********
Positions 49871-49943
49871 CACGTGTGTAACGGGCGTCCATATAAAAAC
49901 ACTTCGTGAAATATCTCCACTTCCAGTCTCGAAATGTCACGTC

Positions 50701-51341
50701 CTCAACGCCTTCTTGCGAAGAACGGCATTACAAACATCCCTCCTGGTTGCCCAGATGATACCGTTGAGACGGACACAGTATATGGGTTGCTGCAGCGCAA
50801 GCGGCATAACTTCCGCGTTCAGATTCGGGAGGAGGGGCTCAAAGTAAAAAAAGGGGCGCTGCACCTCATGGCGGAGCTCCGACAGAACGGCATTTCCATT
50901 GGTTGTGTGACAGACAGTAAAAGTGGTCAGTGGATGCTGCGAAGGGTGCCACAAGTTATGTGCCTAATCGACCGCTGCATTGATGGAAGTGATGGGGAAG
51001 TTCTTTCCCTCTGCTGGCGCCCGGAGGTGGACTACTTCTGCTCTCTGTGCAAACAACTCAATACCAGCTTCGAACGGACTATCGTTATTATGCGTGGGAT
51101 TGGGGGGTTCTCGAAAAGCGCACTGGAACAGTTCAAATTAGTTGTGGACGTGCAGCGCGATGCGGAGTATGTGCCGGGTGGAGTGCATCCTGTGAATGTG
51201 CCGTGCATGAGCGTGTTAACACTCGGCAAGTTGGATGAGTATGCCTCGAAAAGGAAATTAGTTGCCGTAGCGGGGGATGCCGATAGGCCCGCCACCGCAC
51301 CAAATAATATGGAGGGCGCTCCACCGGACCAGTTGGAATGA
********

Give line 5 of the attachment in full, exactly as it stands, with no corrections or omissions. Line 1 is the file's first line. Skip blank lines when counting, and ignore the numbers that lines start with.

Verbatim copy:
50701 CTCAACGCCTTCTTGCGAAGAACGGCATTACAAACATCCCTCCTGGTTGCCCAGATGATACCGTTGAGACGGACACAGTATATGGGTTGCTGCAGCGCAA